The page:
I got hooked pretty quickly into watching Phoenix games. Here was a team I could relate to, a team in a city only a half hour flight away. The rest is as they say, history. The introduction of Paul Ifill, the World Cup Qualifier in 09 (my first trip to Wellington and the ROF), and of course the 09/10 finals run, had totally captured me. For the next 6 or so seasons I hardly missed a game on TV, and got to see a handful of home games when I managed convince Dad we should ‘go up for a game’. The Phoenix had taught me passion, and given me heroes.

So many friends don’t understand why I have been supporting them all these years (and still don’t). I think it was those first couple of years that did it for me. Once a club is ‘your team’ in this way, it doesn’t leave you, no matter what position on the table.

Earlier this year I moved to Wellington to start University. This has been a move I’ve been looking forward to for years. Being able to watch the boys and stand amongst the Fever more than once a season, and experience that game day rush of adrenaline, game after game. To read that this club could soon cease to exist is so hard to take, because for me, it has been a huge part of my childhood. Since I’ve been old enough to somewhat understand the general football set up, both in NZ and around the world, the Phoenix has always been a part of it. I’ve been waiting for years to finally be a regular visitor to games. If I’m honest I feel robbed, but this isn’t about me.

In no way do I even try to comprehend how massive this is for those directly involved with the club, fans who have been there since the start, and you Fever faithful who have put so much time and effort into what makes the Yellow Fever brilliant.

It just kills me to think that in the future, young footballers in this country might not have the chance to view this level of football on their own doorstep as I have, and really experience what its like to support a club and attend games, and so on. The pathways are so clear for young players now, and it would be a disaster for a massive part of that to disappear. In the same sense, I also feel really privileged that I have grown up in an era where professional football has existed in NZ.

Anyway that’s enough from me, this is long enough already. Whether I have even summed it all up for me in this, I don’t know. Most likely not. All I know is I’ll be there supporting this club, whether it be until the end of this season, 2019 or onwards. 

Edited by Tommio October 28, 2015 00:48
maynardf
Starting XI
FilledFilledFilledEmptyEmpty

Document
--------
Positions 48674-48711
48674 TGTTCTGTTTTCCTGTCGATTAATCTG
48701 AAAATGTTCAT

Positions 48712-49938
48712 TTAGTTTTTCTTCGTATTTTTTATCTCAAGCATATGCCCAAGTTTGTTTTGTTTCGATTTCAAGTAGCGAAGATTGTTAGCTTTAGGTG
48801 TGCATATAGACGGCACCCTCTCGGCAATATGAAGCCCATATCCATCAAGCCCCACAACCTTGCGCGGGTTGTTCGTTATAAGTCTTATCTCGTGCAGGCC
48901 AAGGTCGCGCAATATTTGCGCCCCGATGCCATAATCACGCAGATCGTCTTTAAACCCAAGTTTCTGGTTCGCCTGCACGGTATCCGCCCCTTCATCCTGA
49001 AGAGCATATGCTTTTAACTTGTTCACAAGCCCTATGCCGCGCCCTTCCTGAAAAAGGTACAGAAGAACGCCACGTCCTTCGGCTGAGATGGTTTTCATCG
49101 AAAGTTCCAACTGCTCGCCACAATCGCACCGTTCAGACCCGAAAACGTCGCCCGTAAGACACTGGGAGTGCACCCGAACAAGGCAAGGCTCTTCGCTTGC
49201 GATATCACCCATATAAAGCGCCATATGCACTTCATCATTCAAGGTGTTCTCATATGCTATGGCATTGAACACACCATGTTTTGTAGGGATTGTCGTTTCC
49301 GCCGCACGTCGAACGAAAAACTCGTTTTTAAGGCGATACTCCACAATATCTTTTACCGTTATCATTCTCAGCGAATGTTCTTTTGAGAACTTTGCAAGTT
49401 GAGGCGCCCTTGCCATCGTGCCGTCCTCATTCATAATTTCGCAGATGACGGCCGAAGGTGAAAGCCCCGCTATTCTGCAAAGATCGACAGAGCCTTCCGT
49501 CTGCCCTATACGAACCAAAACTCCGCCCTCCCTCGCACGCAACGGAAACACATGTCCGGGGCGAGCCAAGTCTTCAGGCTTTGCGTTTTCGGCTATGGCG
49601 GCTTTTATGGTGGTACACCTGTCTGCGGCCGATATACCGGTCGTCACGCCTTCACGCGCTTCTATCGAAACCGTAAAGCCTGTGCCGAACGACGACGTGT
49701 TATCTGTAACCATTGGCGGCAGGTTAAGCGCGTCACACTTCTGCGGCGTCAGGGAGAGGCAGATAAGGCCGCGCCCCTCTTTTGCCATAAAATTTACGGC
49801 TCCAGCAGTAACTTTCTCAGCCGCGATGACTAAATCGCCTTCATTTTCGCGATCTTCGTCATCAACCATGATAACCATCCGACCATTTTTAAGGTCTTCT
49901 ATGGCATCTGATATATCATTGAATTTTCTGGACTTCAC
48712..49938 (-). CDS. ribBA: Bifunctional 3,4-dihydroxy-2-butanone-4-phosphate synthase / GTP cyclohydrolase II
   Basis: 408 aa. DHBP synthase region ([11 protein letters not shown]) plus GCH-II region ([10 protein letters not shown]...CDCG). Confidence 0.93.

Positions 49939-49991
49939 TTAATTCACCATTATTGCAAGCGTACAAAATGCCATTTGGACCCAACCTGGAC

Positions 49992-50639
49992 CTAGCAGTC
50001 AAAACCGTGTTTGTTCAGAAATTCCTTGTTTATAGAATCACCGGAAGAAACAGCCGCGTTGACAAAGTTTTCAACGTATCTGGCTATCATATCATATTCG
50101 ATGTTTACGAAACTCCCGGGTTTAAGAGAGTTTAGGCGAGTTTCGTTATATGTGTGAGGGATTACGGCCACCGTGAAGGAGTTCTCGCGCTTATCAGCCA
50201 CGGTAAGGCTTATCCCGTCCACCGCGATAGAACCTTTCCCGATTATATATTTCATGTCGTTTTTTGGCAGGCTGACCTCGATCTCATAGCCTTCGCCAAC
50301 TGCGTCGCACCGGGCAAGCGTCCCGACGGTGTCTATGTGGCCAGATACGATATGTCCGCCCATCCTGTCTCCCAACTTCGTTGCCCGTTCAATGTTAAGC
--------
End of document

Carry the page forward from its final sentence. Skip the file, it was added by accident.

For post default

I never played football as a kid, instead it was always rugby for me growing up. My father represented New Zealand Secondary Schools and it was always instilled on me that rugby was the man’s game.

I was born in Wellington but moved to Sydney when I was 5. Throughout school I represented both Sydney and NSW for rugby, I had never any interest in football, in fact I had absolutely no idea about that sport at all.

It was the 2008/09 season when I seriously started noticing football, I noticed the phoenix were playing some decent stuff in the A-league, that in Shane Smeltz they had a seriously decent goal scorer and they played football with a kiwi spirit that I idolised.

I had gotten but a glimpse of the beauty that was football. It slowly became an obsession, I watched the phoenix every week, but I wanted more. I then dabbled into the yellow fever forums. Yellow Fever has been my computers home page since early 2009. The hours I have spent trolling through the forums, refreshing pages for Kiwi Overseas news, laughing at Auckland Phoenix and the like is absolutely insane. Finally I convinced my father to take me to Wellington for home games. Now its become an annual tradition to travel to Wellington to watch the mighty phoenix play. (and yes he is now a Phoenix support)

It was in early 2011 that I actually started playing football. And my god my life has changed dramatically since then. I can remember my first goal, I remember the banter, I remember the wins and the losses. There is no sport like football, and I would have had no idea about it without the phoenix.

The news of early this week has left be broken and down. I never truly knew what it was to have your heart broken, and it absolutely gutting. Normally I have two recordings in my phone that pick me up whenever I am down. The first is Jason Pine calling that historic night in November against Bahrain to send New Zealand to the world cup, the second again is Jason Pine calling the penalty shootout against Perth. Both moments still give me the chills, and remind me of how awesome life can be. 

Without the phoenix these moments will be lost. I fear for the future generations, the future Wellingtonians (and New Zealanders) who will never know the awesomeness that is the Wellington Phoenix. I don’t want it to end!

If come April/June the phoenix are no more I want it to be known how grateful I am to the entire Phoenix community, particularly that of the Fever for finding me in rugby wilderness. #IbleedBlackandYellow #SaveTheNix

Tegal
Moderator
Head Sleuth
FilledFilledFilledFilledFilled
For post 6a831056 9031 45d7 8d6d 949589ae360d

This is a bit weird. But trying to compare the situation to a relationship seems kind of appropriate. 

Allegedly

sthn.jeff
Marquee
FilledFilledFilledFilledEmpty
For post brick wall

The old saying goes a picture is worth a thousand words